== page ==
The big new feature in this beta version is the ability to 'surf' data that is hosted on ArcGIS servers almost as easily as you surf the internet. No GIS savvy required!

This feature uses a split screen. The left side of your screen will display the table of contents of an ArcGIS server. The right side will display the map. Click a layer in the table of contents and that data appears on the map. Think of it this way: Click layer - See data. This GIS surfing feature works on both mobile and non-mobile devices.

Here is a screenshot showing a split screen:

If you try this beta version and something does not seem to work right, please let me know. I cannot fix it if I do not know it is broken.

Except for news media, GISsurfer is for non-commercial use only. If you are a commercial user I don't mind you playing with GISsurfer out of curiosity to see what it can do, but please respect my instruction that you are not to use GISsurfer in any way to generate revenue.
GISsurfer terms of service

Note that I designed the interface for people that know nothing about GIS. Thus, you will always need to display the sidebar in order to display GIS data on the map. The interface does not let you skip the sidebar by entering a complete ArcGIS layer address.

1. Start the beta version of GISsurfer

2. Zoom in on somewhere that you want to display GIS data.

3. Click the basemap button (next to the 'Menu' button).

4. Look under the 'overlay' heading and click 'Add GIS overlays'. (Mobile uses scroll down)

5. When the popup appears, click 'Help' and you will see a link to a list that I curate that has internet addresses for 1,800+ USA-based government ArcGIS servers. Those servers range from the federal level down to the city level. You are not limited to servers on this list. You can use *any* public-facing ArcGIS server. Enter an ArcGIS server address in this popup and send your request to the server.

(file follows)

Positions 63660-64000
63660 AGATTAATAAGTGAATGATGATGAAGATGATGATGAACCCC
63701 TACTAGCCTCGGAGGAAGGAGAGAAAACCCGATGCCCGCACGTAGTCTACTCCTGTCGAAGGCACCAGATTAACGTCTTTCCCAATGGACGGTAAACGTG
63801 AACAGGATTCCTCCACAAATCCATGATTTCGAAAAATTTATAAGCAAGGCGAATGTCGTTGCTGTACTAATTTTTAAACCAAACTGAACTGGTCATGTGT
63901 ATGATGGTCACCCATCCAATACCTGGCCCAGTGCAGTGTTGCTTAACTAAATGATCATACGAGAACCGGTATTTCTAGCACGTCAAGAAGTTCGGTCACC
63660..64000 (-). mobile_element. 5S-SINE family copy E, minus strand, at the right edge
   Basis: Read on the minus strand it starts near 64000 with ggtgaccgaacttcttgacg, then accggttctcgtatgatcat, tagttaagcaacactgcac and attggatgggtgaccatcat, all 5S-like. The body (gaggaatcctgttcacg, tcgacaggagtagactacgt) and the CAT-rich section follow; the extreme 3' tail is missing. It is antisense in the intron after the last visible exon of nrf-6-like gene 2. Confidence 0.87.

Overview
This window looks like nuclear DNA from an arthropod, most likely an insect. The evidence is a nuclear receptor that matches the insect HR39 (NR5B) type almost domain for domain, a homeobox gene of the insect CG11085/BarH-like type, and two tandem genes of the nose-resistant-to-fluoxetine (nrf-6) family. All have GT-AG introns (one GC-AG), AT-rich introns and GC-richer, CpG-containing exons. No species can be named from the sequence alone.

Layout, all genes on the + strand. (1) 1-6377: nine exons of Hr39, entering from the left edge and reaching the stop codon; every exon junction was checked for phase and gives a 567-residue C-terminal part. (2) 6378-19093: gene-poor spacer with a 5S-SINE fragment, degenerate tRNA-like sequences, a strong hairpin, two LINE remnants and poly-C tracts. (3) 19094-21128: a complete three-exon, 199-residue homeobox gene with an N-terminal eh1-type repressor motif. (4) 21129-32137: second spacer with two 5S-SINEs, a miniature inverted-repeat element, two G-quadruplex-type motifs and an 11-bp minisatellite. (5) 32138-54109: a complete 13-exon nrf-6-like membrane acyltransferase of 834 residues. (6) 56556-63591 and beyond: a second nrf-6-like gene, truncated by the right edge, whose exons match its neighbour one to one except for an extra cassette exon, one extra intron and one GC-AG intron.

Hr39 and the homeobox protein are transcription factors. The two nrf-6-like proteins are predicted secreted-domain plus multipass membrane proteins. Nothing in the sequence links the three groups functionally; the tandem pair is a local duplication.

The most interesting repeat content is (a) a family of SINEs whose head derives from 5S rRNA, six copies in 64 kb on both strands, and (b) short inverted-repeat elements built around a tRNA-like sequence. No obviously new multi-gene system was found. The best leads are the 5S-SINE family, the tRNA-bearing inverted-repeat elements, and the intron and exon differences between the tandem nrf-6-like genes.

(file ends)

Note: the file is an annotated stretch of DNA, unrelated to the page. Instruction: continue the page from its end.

6. When the sidebar opens, click 'Help' to learn about what you can do with the sidebar. Drill down through the table of contents until checkboxes appear. A checkbox represents a layer that can be displayed on the map. A layer that is checked has been added to the map and will show up in the list of overlays that can be turned on/off.

7. To see the last part of the interface for this GIS surfing feature, click the basemap button, look under the 'overlay' heading and click 'Manage GIS overlays'. Click the 'Help' button in that popup.

If you are new to GISsurfer please take a few minutes to look at the website.
Among other things you will learn how to restack overlays, tell which overlay is 'on top' and how to display attribute data the GIS server has for an overlay. Sometimes the attribute data includes a link that leads to more information.

After you add some GIS layers to the map you can click Menu ==> Link to this map. The link you see will use the beta version of GISsurfer to replicate the map on your screen including the GIS layers.

Thank you for trying the this beta version of GISsurfer and please send me any feedback you care to share.

Joseph Elfelt
Redmond, WA